However, Hochzeitsuppe mit Eirstich (Wedding Soup with Egg Custard) turned out to be a delightfully pleasant soup with small meaty balls and an unidentifiable yellow square floating around, it resembled pasta but didn’t taste of anything. I assumed it was some sort of Germanic culinary joke. I should point out that I will be pronouncing all German phrases as though I’m a reject extra from ‘Allo ‘Allo. Catherine explained this comforting soup is also known as Wedding Soup, being served at the beginning of the wedding. The complicated stock has a variety of ingredients and takes around four hours to complete, sometimes sewed with raisin bread to add sweetness and, like a good marriage, always served hot. This soup was the highlight of the meal for me, the time and effort spent preparing the stock paid dividends (unlike a Government Bond) and what dish isn’t made more delicious by Iobbing in a few meatballs? The main course was very tasty, Beef Rolladens served with the winter option of red cabbage and beans. Another hearty serving, tasty and satisfying.
The overall night was like a fairytale, Grimm. Our table centre pieces each cleverly depicted a different fairy tale. Our table featured a wonky wall and overgrown vegetation, I assumed it was a model of my house. The table decorations were lovingly created by Catherine, Ruth Pearce and Lisa Abbot-Black. Some of us spent the evening puzzling over which fairy tale each one represented and some of us simply drank as much of the available wine as possible. Sadly none of the centrepieces featured my favourite but perhaps lesser-known Grimm fairy tales:
All kinds of Fur
Plus, my all-time favourites and I’m sure many of yours too – The Magic Table, The Gold Donkey and The Club in the Sack which tells the loving story of three brothers, a goat and a magic cudgel in a sack that beats people to within an inch of their lives on command of the owner, all ends happily though. As an epilogue, the story informs the reader what happened to the goat. The shaven animal went to hide inside a foxhole. When the fox returned home it was scared by the goat’s eyes. The fox asks a bear for help, but he is too frightened to go in. Finally, the fox and bear take a bee with them who stings the goat causing it to run away in pain. The storyteller concludes that nobody knows where the goat is now.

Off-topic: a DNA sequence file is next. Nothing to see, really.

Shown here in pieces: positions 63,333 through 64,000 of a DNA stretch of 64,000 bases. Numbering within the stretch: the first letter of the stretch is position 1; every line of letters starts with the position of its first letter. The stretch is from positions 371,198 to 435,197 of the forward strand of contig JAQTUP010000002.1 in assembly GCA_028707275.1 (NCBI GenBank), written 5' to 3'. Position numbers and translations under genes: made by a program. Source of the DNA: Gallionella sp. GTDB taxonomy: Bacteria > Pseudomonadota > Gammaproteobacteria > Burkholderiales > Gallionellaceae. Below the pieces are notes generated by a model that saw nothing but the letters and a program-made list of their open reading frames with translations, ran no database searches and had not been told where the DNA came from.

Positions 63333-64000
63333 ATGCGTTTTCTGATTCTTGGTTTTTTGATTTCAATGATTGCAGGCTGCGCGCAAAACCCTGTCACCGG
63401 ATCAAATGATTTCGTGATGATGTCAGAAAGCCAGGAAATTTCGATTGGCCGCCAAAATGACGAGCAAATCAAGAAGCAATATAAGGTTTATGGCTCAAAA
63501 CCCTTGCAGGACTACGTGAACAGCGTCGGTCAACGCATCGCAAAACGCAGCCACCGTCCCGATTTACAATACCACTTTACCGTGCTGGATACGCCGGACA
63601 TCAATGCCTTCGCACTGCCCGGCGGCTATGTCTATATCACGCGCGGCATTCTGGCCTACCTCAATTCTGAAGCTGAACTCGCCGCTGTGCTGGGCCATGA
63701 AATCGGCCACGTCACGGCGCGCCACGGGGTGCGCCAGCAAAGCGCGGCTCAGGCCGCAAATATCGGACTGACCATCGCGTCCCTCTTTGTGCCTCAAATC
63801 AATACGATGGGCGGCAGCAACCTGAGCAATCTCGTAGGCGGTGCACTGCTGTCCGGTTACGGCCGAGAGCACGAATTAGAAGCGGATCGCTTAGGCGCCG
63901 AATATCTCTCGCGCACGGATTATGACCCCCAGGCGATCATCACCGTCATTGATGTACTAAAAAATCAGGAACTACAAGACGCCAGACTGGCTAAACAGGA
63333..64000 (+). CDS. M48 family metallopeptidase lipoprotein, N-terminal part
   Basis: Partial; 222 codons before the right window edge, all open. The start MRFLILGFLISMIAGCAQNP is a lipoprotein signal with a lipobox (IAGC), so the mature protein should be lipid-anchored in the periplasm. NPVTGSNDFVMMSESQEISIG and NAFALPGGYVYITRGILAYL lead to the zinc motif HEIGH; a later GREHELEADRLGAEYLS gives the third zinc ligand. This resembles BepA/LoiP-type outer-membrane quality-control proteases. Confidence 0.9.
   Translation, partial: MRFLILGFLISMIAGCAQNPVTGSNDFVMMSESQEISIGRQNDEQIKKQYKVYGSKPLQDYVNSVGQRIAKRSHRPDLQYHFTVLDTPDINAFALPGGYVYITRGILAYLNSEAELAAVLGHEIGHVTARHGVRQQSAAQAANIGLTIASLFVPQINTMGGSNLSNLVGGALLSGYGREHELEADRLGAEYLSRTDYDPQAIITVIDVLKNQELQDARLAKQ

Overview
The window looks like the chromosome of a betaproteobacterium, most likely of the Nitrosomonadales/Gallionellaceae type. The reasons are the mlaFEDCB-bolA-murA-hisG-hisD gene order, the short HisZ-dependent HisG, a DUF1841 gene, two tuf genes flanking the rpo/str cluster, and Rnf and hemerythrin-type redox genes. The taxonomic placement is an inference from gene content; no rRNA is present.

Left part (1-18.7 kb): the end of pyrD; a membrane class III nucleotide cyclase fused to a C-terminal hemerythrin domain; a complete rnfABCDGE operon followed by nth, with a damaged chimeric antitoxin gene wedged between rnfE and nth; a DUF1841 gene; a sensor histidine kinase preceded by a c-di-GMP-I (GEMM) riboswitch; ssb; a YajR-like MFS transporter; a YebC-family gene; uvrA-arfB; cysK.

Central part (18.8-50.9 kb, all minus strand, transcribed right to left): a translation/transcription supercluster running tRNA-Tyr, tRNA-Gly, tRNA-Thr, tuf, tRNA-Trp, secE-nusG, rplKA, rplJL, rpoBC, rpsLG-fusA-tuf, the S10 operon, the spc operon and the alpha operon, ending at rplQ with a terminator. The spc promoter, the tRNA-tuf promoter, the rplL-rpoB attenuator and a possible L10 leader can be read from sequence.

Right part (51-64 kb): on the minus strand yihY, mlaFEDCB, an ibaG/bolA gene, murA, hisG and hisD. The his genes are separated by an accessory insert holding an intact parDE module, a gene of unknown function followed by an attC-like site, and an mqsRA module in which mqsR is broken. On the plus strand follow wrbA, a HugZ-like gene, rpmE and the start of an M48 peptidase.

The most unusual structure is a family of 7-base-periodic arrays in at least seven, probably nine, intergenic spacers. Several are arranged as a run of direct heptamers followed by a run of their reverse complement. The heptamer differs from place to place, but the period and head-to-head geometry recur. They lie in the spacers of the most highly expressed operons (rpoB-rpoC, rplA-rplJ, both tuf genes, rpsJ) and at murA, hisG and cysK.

Why on earth don’t they write simple Children’s stories like that now? Also, it would also have made a lovely table centre piece. Grimm’s fairy tales have been universally liked for more than 200 years, a big fan was Adolf Hitler, he praised them so strongly that the allies in WW2 warned against them. Another well-known Grimm work was originally called ‘The Keeper of the Dwarfs’. However, there was nothing about our lovely meal to make us grumpy, Catherine should deservedly be Happy with the evening, I know she accepted well deserved praise without being Bashful and I was definitely Sleepy after the various delicious courses and drinks. I delved a little deeper into the history of Snow White and discovered a comprehensive list of rejected dwarf names, such as: Gloomy, Wheezy, Dirty, Burpy, Stuffy and Baldy. I decided to end this research as it seemed totally irrelevant to Buckland members.
Catherine explained that desserts in Germany are usually very light after the heavy main meal and never involve cake. Our Dessert was a palate cleansing Red Fruit Jelly accompanied with a subtle vanilla sauce before moving onto a morsel of Hausgennachte NusseckenI, don’t speak German but I’m guessing it translates as homemade nut wedges. These were lovingly handmade by Catherine and they were a small but delightful package.
To conclude, the evening was a resounding success and many thanks to Catherine and her helpers for accepting the daunting challenge to deliver a wonderful and informative meal with such little notice. As Catherine said ‘This is my story of Northern and Southern Germany, with a homage to my mother-in-law, Marlies Borghoff, who prepared this meal for me and my family hundreds of times’. It was this personal touch that made for such a charming evening. It would have been an easier option to simply postpone the meal, but the Buckland has never been about easy options. All in all, “Ein herrlicher abend”.
Dinner Minutes Secretary